Over the last month I’ve sorted through the multitude of boxes out in the shed sorting stuff out between what I wanted to keep and what I could live without. There’s necessity in that. I’ve collected a lot of stuff over the years, more than I can conveniently transport. That situation wasn’t helped when mum died. Friends and family went through her house like locusts in the months after, but there still remained much that still useful or had sentimental value. Rather than tossing them out – this was left to me – I collected it all myself, not really wanting it, but unwilling to part with it.
Besides that there are a million books – possibly a dozen boxes worth. I’ve always had the dream of settling down in my dream home and putting together a library with all my books neatly arranged. That seems unlikely now, and so I went through those boxes as well with the notion that I would part with any book I didn’t think I would read again, or had no sentimental attachment to. I’ve not finished that process, but so far managed to separate about 20% of the books into a pile to dispose of.
These are books I’ve collected over more than 30 years. Some I haven’t read for that long. There’s a lot that have sentimental memories attached to them. As I sorted through the boxes I would add the occasional book to a third pile – those I wanted to re-read now.
For the most part these were books I’d liked greatly at the time, but was curious if I would like them as much now. I’ve read about 3-4 of them in the last 6 weeks, and so far none have had the same impact on me as they did at the time. It seems sad, but I’ve added them to the pile to sell or give away.
I started on another book yesterday I remember vividly from the time. I bought it when I was 17, and the protagonist was the same age. Summer Crossing is the story about a kid from the hard end of town falling for a mysterious and desperately alluring newcomer. It’s a clichéd story, but only inasmuch as classic stories are. I read it and went along for the ride as if it was my own. Understand, I was much like the kid in the story, though from more comfortable background. I yearned and hoped and wondered and felt myself erupt with irresistible desire.
I read the book again after that, years later. Picking it up I found an old business card for a bookmark that must have sat there since 1989. I remembered it. It was the card for a man my single mother briefly went out with. He was like a handsome used-car salesman, tall and with a head of hair turning silver, and an alluring turn of phrase. I didn’t trust him from the start, but all of that is another story.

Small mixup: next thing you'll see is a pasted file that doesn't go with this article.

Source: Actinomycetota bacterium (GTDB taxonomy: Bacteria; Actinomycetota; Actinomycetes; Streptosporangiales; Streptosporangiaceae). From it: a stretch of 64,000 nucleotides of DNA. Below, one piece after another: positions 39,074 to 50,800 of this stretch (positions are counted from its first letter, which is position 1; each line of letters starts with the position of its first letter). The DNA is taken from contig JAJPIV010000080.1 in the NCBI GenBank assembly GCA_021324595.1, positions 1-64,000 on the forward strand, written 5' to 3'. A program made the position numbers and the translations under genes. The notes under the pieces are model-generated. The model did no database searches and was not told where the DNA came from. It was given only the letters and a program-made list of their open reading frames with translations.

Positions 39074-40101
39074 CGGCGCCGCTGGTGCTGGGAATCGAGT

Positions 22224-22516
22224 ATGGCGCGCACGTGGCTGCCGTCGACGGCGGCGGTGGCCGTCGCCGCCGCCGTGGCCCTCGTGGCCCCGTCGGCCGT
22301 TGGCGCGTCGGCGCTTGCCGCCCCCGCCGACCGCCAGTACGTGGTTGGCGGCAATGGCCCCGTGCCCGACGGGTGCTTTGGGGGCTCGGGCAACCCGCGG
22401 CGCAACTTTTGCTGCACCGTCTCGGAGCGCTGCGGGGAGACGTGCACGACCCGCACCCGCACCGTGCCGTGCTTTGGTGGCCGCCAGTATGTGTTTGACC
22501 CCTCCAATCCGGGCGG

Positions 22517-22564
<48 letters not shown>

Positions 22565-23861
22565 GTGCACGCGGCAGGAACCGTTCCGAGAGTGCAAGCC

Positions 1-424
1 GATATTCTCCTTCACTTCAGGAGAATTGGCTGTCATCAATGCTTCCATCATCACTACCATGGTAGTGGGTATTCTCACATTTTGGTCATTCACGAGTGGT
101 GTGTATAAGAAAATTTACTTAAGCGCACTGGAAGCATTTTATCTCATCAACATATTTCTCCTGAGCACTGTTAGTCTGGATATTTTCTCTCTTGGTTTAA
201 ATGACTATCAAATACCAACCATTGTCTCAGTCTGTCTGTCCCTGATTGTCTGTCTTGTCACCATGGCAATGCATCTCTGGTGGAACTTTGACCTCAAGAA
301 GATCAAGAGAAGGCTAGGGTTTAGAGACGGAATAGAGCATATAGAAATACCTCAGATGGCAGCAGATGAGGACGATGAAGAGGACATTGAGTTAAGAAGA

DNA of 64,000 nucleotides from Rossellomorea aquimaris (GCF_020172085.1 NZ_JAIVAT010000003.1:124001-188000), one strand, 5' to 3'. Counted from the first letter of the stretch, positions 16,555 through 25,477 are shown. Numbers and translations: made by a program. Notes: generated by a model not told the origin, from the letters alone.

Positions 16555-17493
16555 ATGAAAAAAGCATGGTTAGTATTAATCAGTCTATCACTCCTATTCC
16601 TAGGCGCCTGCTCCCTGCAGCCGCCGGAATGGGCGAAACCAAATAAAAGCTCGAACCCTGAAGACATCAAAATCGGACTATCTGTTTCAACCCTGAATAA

I must have been looking for work at the time. I remember he set me up for an interview at the place where he worked in East St Kilda. His card reads ‘Retirement Adviser’ – in effect he sold superannuation and related products, and earned a good commission doing so. I had to do a bunch of tests, and as always my results were off the charts. I was brought in and this was explained to me, and I was offered a job there and then. I declined. I couldn’t see myself selling insurance. I didn’t want to do it. Most importantly, I didn’t believe in it. Even then I couldn’t do what I didn’t trust. They were nonplussed. Such considerations never entered their mind. I walked away relieved to be gone, and soon after he was gone too.
One of the boxes I opened contained about 20 years worth of writing. Mostly it’s in notebooks, but there are pages and scraps of paper too. A lot of it is embarrassing to read now, but even so, some ideas throughout, and perhaps some promise of what was to come. There’s more than just fictional stuff in there. There are the occasional observations and thoughts, but most particularly a pretty raw commentary on what I was feeling then. Much of this is on scraps of paper and the back of envelopes I’ve kept as mementoes of that time. Most poignant are the many scraps relating to B, with whom I had such a tumultuous relationship.
Memories come flooding back as I fingered the pieces of paper and read the words I’d penned so earnestly more than 20 years ago. I loved her. Had she been healthier it’s probable that we would have married, and my life would be different. We didn’t though and it scarred me for a long time. Then one day I found out she was dead and I’ve never really been able to get over that. It’s self-indulgent to say, but she’s the tragedy of my life.
I know, she has family who miss her every day and wonder what they could have done differently. I’m just the man who might have been. It might have been for me though, too. Anyway.
Among the stuff I found where desk diaries for 1911 and 1992. Among the notes about meetings and things to do I found that I had taken to briefly recording what happened with her on those days. The voice is so fresh. He doesn’t know what’s going to happen. He hopes still, and sometimes he despairs, and on days he is angry, but it is all current and real and unresolved.
It’s so sad to read now. It comes back to me. I feel regret, then sorrow. I wish it had been different. I wish I had done things differently. I was in love though. I’d do anything to make it different now. Why did she have to die? If I never saw her again and she was happy then that would be enough. But not even that. I wonder, as I must, how much I was a part of that.
Now it’s just history. Boxes of my life. One day it might be worth something when I’m famous and they’re writing books about me. Or to that person including me in their thesis. One day I’ll have to read it all again properly myself. Those were the days of my life.